dcsimg Expert: The perfect leader is fiction - Ramboll Group
     
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Expert: The perfect leader is fiction

Interview. Authors of mainstream business literature stand in line to announce the secret recipe for becoming the perfect leader. An innovative way of thinking buries this formula and salutes the imperfect. Management expert Jacob Storch believes that imperfect leadership is ‘as good as it gets’.

 
Management expert Jacob Storch believes that imperfect leadership is 'as good as it gets'
 

As a leading engineering and consultancy company, Ramboll knows how to build bridges over troubled waters. But it takes more than a talented engineer to bridge the opposing views that crystallise while browsing through traditional literature and listening to Jacob Storch.  He is a Director at Ramboll Management Consulting, a PhD, an author, and a father just to name a few of his roles. We will get back to what being a father has to do with imperfect leadership.

Even if Jacob Storch as a systemic practitioner is not preoccupied with right and wrong, there seems to be a Grand Canyon-wide gap between the notion of imperfect leadership and mainstream business literature, such as 7 Habits of Highly Effective People or Leadership DNA. In addition to the rising business press, leaders and CEOs are glorified and their characteristics imitated across the globe. But these authors commit a categorical error, claims Storch.

"If you ask 100 different leaders about the features that define the perfect leader, none of these characteristics would fit any of them. It’s a generalised notion that can’t be used in any particular practice. This idealised perfection can’t re-emerge in the real world, because it doesn’t derive from it – it derives from fiction", says Jacob Storch and continues: 

"To the contrary, I try to take the real world more seriously by focusing on the incidents of leadership, because this is where leadership emerges. I’ve met plenty of successful leaders, and it has made me realise that there’re many ways to be good enough or perfectly imperfect. To succeed as a leader means to act in accordance with your surroundings".

Imperfect or good enough?


For years, many leaders have struggled to accept the idea that you cannot be successful in all domains. A similar view has not yet hit the pedestaled portraying of inspirational business leaders. Failure is not an option since leaders are people in privileged and well-paid positions. However, there is something truly liberating about the notion of imperfect or ‘good enough’ leadership:

"To view leadership as imperfect is to see both the leader and the task of leading as fundamentally unfinished activities with certain stories that are basically limited by time and circumstance. I mean, to recognise that the conditions under which we act and make practical judgements are incomplete. That is as good as it gets", Storch says. He continues:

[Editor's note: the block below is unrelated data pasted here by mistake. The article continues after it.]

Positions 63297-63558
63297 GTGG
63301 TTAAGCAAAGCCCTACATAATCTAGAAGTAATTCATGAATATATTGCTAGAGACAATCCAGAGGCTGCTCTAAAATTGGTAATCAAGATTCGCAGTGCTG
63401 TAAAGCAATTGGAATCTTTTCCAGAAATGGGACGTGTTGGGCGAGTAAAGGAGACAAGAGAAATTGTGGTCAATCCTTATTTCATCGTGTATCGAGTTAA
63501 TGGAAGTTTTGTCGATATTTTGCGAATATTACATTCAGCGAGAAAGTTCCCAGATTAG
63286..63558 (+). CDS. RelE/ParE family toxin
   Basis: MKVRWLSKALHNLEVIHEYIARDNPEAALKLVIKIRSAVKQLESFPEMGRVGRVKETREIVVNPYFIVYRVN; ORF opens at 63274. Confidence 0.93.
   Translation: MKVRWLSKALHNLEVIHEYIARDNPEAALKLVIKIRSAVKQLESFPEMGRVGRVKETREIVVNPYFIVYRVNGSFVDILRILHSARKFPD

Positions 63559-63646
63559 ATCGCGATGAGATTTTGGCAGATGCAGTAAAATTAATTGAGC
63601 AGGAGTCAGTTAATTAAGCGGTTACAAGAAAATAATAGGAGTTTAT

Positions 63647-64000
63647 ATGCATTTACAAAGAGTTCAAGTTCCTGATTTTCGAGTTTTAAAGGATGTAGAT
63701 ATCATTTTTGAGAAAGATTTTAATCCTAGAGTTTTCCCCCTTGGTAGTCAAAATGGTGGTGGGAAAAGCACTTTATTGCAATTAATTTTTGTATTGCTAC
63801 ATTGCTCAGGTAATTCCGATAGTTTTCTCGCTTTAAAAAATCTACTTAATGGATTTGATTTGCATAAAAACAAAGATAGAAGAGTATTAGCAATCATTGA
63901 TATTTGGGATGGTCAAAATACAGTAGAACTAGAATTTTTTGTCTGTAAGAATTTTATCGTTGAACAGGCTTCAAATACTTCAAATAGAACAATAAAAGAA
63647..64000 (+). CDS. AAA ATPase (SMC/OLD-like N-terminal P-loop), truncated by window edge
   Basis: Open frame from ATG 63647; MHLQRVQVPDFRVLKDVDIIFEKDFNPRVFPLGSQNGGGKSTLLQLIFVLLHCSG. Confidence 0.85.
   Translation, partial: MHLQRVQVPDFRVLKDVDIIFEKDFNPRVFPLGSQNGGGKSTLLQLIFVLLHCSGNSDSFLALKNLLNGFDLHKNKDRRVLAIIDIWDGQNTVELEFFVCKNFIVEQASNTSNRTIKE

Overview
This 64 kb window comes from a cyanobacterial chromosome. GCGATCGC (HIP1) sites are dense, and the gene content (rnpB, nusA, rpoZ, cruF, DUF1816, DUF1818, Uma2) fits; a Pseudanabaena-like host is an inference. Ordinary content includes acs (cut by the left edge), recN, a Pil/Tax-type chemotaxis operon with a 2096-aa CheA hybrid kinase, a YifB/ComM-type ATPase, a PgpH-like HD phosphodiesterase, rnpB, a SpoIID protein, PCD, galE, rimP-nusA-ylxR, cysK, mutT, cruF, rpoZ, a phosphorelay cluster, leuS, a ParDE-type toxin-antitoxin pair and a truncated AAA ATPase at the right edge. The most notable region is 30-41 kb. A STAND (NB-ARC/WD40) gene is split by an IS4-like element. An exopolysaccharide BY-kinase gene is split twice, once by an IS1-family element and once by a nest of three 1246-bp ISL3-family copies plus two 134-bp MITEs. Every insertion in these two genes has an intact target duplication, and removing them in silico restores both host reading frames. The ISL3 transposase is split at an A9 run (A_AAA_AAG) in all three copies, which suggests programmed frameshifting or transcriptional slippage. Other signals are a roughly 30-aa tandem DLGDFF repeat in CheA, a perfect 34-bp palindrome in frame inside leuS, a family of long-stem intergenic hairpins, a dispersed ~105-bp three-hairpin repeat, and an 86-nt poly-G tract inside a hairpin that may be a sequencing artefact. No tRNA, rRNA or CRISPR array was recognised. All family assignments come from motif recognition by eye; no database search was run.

"Difficulties all too often occur because some leaders get so stuck in a story or an incident that they due to their position and title are supposed to respond to. I like to believe that it is not the leader who creates leadership – it is leadership that creates the leader. To think of leadership as something that belongs to a person is to make the fundamental misjudgement that you as a leader are independent of your surroundings. You’re not".

The parental parameter

‘You are not a parent without a child’, says Storch. Not exactly a logical argument at PhD level, but when transferred to the world of leadership, the metaphor becomes obvious. The employee creates the leader and leadership is what goes on between people.
 

"Parenting is not an easy task and you constantly have to revise your strategies and practices, based on the feedback you get and the effects of your work. The same goes for leadership. Making such a claim is also to start reflecting on where leadership takes place. People often miss the basic point that leadership is what goes on in relationships between people in organisations. In these relations, we try to coordinate, make sense of and move on together in ways that seem best under the current circumstances".

Why a leader should not always take the lead

One may ask why a leader should not just take the lead? In other words, take charge of the decisions and choose the way forward without hampering the process by consulting the employees time and again.

"Here’s an example that contradicts the directive approach. The efficiency of Japanese factories is a result of continued concern with re-evaluating processes and practices, and about having more than one way of doing things. The concern of leadership should be to keep engaging the community in ways that provide conditions for novelty and innovation to become today’s norm", Storch argues.

The innovative shortcomings


The leadership expert has experienced clashing concerns in many corporations. Like they are having their cake and eating it too. Today, organisations are stretched by discursive landscapes asking employees to perform in ways that appear contradictory.

"I have often witnessed organisations that fall short on innovation although they have called for more creativity and new ways of thinking. But employees have to comply with standards set by the executive management to remain loyal to the governance structures. This actively works against collaborative and responsive dialogue and engagement, which again is essential to creating the conditions for innovation", Storch says. 

According to Jacob Storch, a central factor to encourage people to improve at orienting, relating and judging in everyday activities is the way in which leadership facilitates the ongoing dialogue in the organisation; that is to establish a fundamental belief that we as humans and organisations are unfinished and incomplete. Or even imperfect.